Mountaire, food production roll on as shortage fears linger


SILER CITY — As people make runs to grocery stores, clearing shelves, fears of a shortage of food prevails.

But in reality, workers in food and agriculture sector — that means agricultural production, food processing, distribution, retail and food service — are named as essential critical infrastructure workers, according to guidance issued by the Dept. of Homeland Security on March 19.

In Siler City, Mountaire Farms’ poultry processing plant is continuing to operate, producing 280,000 chickens per day, or 2.2 million pounds per week, according to Mark Reif, Mountaire’s North Carolina community relations manager. The company, Reif notes, “immediately created a Coronavirus Task Force to prepare,” which includes leadership from every department. The group meetings regularly “to coordinate and communicate our response.”

“As a critical part of our nation’s food supply, we must be prepared for situations like this because families across our nation and around the world depend on us for food,” Reif said. “We are proud of how our employees have rallied around this company and our mission. They are working long hours to make sure people have food on the table.”

The Food and Drug Administration notes on its website there are “no nationwide shortages of food, although in some cases the inventory of certain foods at your local grocery store might be temporarily low before stores can restock. Food production and manufacturing are widely dispersed throughout the United States and no widespread disruptions have been reported in the supply chain.”

The FDA also notes that all food production facilities are required to follow “current good manufacturing practices” which include use of sanitizing practices and disinfectants. In addition, currently “there is no evidence of food or food packaging being associated with transmission of COVID-19.”

Under normal circumstances, the Mountaire plant undergoes required cleaning and sanitation every night before starting operations every day. With the spread of COVID-19, the plant is expanding its cleaning practices and has introduced new policies to ensure production can continue, according to Reif. Mountaire has changed its travel policy, banning teams from all international travel and domestic travel through airports for the next 30 days. And they are encouraging the use of technology for meetings to avoid groups having to get together to do business.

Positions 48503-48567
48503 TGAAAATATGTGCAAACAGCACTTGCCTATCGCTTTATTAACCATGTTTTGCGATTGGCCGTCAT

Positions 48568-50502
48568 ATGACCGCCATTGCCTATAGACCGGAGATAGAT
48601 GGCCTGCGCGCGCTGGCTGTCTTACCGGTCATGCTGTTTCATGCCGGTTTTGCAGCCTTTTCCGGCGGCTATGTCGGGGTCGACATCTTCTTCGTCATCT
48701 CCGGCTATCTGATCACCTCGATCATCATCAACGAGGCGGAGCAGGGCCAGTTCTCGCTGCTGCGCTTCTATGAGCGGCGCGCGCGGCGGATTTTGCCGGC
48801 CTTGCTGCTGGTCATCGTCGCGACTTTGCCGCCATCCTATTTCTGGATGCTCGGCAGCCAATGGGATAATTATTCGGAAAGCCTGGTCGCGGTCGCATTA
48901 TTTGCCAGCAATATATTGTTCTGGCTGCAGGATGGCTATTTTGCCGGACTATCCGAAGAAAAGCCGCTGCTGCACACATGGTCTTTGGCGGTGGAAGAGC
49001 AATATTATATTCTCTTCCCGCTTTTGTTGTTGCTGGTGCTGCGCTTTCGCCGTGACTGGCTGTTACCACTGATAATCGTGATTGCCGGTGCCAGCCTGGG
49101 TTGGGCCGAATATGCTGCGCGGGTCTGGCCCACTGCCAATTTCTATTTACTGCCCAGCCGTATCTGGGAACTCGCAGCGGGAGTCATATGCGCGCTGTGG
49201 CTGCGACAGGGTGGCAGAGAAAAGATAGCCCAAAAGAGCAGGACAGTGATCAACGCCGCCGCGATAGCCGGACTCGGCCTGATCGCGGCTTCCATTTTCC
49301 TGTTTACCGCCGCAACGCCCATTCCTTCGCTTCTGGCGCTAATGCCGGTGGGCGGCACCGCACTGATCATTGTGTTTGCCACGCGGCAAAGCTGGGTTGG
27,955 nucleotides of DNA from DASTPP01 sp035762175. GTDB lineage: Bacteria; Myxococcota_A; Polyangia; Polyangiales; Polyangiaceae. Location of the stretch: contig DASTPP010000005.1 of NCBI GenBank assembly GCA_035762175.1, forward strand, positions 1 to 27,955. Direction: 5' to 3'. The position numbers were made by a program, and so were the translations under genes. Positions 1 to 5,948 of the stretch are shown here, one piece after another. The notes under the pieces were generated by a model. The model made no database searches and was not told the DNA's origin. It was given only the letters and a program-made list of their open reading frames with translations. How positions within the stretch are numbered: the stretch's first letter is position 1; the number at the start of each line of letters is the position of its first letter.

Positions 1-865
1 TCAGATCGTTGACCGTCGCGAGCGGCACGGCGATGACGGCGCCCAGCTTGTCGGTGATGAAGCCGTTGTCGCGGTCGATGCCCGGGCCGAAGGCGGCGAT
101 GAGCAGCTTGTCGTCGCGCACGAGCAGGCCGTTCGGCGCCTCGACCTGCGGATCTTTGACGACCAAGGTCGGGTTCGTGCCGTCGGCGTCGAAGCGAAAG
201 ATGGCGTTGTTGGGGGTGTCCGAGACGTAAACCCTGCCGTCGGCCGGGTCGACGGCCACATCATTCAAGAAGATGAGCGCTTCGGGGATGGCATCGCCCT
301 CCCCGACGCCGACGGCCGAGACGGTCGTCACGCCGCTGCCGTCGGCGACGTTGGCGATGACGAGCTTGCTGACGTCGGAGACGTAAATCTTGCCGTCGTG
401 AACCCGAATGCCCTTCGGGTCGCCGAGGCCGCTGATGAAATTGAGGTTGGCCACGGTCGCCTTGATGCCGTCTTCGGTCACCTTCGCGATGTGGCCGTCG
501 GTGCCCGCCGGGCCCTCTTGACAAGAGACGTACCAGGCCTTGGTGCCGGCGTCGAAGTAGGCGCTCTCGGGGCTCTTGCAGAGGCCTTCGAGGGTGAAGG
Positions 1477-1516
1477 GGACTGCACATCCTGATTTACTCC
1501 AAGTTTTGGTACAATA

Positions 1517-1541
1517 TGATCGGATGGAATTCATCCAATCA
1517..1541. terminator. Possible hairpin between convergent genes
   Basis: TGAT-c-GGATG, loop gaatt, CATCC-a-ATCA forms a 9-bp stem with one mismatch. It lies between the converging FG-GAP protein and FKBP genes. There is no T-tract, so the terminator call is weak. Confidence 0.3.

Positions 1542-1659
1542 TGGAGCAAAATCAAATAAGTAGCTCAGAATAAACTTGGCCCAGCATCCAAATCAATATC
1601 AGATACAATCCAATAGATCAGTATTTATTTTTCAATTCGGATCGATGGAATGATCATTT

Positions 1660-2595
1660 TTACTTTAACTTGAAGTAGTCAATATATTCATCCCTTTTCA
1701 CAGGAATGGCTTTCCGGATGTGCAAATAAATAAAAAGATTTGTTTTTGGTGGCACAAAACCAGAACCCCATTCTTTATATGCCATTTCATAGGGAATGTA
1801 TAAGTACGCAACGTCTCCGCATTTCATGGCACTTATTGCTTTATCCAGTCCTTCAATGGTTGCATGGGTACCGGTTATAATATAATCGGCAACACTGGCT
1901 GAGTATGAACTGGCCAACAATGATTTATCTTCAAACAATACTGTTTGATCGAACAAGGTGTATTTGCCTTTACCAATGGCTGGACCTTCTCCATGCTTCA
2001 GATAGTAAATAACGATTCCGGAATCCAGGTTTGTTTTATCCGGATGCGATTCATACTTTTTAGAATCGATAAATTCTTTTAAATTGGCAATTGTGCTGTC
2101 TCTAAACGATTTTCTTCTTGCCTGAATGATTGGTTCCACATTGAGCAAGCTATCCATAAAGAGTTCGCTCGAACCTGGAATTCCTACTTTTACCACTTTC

For workers on the production line, the company has installed additional sanitation stations and increased the frequency of deep cleanings of common areas at all facilities, especially restrooms and cafeterias.

“We’ve encouraged all our employees to stay home if they’re sick, and we’ve adjusted our attendance policy, so they don’t have to fear losing their jobs if they do so,” Reif said. “We are working with high-risk employees and allowing them to work from home if their job allows.”

Reif also noted that each plant has trained medical staff at its facilities and Health and Wellness Centers on site with doctors who are trained on how to recognize the signs of COVID-19 and actions to take to prevent the spread of the virus.

“We’ve been in communication with the State Health Departments and are following CDC guidelines in everything we do,” Reif said. “We’ve increased how often our employees can purchase chicken at discounted prices, so they don’t have to find empty shelves at the grocery store when they get off work. And we are working with our food vendors in our cafeterias so employees can take food home with them to their families.”

While working to keep food production going, Reif notes that the company is continuing to look for other ways to serve the communities where they operate.

“We know our communities are in need, so we’re also reaching out to help,” Reif said. “We’ve been in touch with community groups, churches, food pantries and more to see where we can donate chicken to those in need.”

Casey Mann can be reached at


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